Monday, December 17, 2012

New York Style Eggs

From the "Civic League Cook Book", 1913. This is a baked egg casserole dish.

Boil six eggs half an hour. Drop them into cold 
water; shell and quarter them and lay them in a buttered baking dish. 
Make a white sauce of one pint of hot milk with butter, and flour enough
 to thicken. Season and stir until smooth.

Chop two large boiled onions, add to the sauce and pour over the eggs, sprinkle the top with cracker crumbs, dots of butter and two tablespoons of grated cheese.

Bake until a nice brown and serve immediately.

Friday, November 16, 2012

Old-Fashioned Buckwheat Griddle Cakes

To bring the true nut flavor from the buckwheat we must go back to old-fashioned method of setting the buckwheat to rise overnight. Don't you remember the brownstone crock that was kept in the pantry and each time it was left with just enough of the mixture to start a new batter? The buckwheat would be prepared each night just before bedtime, and in the morning a cup of warm water was added, together with a couple of tablespoonfuls of syrup. The mixture was beaten and then the griddle was put on to heat. Sometimes it was a soapstone or a heavy iron griddle. When well heated it was rubbed with a piece of cut turnip or potato. The batter was poured on in large platter-sized cakes and then as quickly as they browned they were dexteriously turned to brown again.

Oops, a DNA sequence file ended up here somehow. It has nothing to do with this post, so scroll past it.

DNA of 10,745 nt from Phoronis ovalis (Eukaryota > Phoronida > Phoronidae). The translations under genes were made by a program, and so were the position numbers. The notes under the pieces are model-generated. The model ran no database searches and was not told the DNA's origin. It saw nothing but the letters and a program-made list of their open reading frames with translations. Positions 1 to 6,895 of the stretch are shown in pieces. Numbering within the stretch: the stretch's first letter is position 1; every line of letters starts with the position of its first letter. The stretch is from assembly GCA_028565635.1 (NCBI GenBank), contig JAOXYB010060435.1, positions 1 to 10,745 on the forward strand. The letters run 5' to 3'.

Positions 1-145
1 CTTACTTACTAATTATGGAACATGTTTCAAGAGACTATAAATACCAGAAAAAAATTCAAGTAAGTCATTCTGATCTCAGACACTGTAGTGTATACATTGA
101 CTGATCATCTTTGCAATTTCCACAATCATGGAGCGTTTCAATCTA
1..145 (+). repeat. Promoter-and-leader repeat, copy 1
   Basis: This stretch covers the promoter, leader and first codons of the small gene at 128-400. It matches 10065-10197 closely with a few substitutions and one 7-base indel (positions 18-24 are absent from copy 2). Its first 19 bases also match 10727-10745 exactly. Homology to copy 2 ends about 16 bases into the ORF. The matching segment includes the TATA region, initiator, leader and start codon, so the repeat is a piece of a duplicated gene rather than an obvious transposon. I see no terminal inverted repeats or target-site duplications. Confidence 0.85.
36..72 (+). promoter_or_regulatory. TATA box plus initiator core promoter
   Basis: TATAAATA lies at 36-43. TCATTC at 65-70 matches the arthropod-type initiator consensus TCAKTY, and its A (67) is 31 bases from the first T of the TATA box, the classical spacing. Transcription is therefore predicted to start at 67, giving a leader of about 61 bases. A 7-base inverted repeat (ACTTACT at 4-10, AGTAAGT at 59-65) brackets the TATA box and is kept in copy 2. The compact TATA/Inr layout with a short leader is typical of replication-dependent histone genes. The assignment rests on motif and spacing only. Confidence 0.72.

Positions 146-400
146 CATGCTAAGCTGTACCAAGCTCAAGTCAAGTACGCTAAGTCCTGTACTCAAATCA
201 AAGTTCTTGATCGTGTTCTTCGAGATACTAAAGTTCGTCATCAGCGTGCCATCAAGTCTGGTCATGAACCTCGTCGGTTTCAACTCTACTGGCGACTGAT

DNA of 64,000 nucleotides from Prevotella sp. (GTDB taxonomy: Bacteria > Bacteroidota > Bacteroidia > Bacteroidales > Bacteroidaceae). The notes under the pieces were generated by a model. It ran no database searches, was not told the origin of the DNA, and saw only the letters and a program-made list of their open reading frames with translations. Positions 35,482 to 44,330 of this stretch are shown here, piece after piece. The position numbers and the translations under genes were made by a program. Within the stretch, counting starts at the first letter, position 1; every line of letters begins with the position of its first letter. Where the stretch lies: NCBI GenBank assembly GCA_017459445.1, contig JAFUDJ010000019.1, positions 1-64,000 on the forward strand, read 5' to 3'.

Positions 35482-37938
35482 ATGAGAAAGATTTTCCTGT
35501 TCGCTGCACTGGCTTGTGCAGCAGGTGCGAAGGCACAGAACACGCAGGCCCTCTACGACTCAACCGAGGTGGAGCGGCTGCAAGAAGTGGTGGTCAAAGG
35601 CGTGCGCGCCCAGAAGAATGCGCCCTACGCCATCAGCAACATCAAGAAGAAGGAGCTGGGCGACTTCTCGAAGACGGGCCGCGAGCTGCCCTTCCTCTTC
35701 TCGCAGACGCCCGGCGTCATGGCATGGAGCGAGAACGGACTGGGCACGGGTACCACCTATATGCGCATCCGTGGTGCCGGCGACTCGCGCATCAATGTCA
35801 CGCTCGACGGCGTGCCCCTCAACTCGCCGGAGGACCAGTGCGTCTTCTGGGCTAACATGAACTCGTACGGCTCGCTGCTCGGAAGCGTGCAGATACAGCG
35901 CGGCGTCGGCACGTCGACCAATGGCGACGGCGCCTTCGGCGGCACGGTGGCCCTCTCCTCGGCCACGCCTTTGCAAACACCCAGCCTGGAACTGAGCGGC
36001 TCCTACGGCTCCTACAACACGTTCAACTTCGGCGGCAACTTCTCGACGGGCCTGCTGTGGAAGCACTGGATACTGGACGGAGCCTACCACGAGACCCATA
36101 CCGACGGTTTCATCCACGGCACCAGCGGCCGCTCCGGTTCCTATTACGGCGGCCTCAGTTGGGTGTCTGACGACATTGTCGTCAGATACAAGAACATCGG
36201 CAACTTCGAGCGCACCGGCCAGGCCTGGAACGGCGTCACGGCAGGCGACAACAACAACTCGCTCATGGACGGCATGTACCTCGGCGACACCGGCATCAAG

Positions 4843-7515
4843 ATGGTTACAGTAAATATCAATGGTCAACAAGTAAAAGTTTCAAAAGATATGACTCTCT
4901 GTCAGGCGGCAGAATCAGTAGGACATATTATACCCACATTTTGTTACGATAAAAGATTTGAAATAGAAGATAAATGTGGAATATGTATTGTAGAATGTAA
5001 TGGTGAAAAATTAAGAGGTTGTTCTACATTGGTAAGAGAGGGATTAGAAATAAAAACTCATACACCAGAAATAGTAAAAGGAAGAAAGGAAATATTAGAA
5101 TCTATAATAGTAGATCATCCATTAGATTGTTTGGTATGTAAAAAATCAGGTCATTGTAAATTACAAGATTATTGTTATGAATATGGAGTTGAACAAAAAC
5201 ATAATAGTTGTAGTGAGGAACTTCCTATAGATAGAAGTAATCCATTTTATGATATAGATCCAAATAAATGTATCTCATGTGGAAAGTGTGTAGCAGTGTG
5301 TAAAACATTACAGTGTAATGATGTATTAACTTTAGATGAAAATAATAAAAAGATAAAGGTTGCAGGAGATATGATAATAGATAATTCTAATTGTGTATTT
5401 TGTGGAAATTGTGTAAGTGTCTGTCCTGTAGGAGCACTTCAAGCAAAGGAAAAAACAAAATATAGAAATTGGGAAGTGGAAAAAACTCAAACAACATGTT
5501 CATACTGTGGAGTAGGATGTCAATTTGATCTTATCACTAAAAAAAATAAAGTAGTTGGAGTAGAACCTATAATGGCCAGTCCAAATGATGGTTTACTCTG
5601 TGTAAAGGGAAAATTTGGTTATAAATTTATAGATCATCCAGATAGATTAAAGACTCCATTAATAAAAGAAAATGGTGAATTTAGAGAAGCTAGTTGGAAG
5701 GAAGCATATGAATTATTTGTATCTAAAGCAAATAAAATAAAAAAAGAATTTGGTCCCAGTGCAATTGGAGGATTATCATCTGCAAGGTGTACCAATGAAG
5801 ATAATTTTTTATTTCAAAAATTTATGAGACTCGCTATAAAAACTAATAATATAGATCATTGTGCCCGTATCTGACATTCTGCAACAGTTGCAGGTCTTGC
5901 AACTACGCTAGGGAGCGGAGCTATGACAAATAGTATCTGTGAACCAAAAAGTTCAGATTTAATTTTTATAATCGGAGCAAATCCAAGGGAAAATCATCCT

To make perfect buckwheat cakes you must first of all obtain a stone-ground flour, and then it must be blended in proportion. Good, lively yeast is added, and if milk is used for the mixing it must be scalded and then cooled before using. To prepare the flour for the mixing:
  • Three pounds of buckwheat flour,
  • One and one-half pounds of wheat flour,
  • One pound of corn flour,
  • One ounce of salt,
  • One-half ounce of baking soda.
Sift twice to thoroughly mix and then place in a dry container and the flour is then ready to use.

Thursday, November 15, 2012

Popovers

Place the popover pan in the oven to heat. When hot start to mix the batter. Place in a measuring cup one egg, then fill with milk. Pour into a mixing bowl and then add

  • One cup of sifted flour,
  • One teaspoon of sugar,
  • One-half teaspoon of salt.

Beat with egg-beater until the mixture is a mass of bubbles on top, when the egg-beater is removed. This usually takes about five minutes.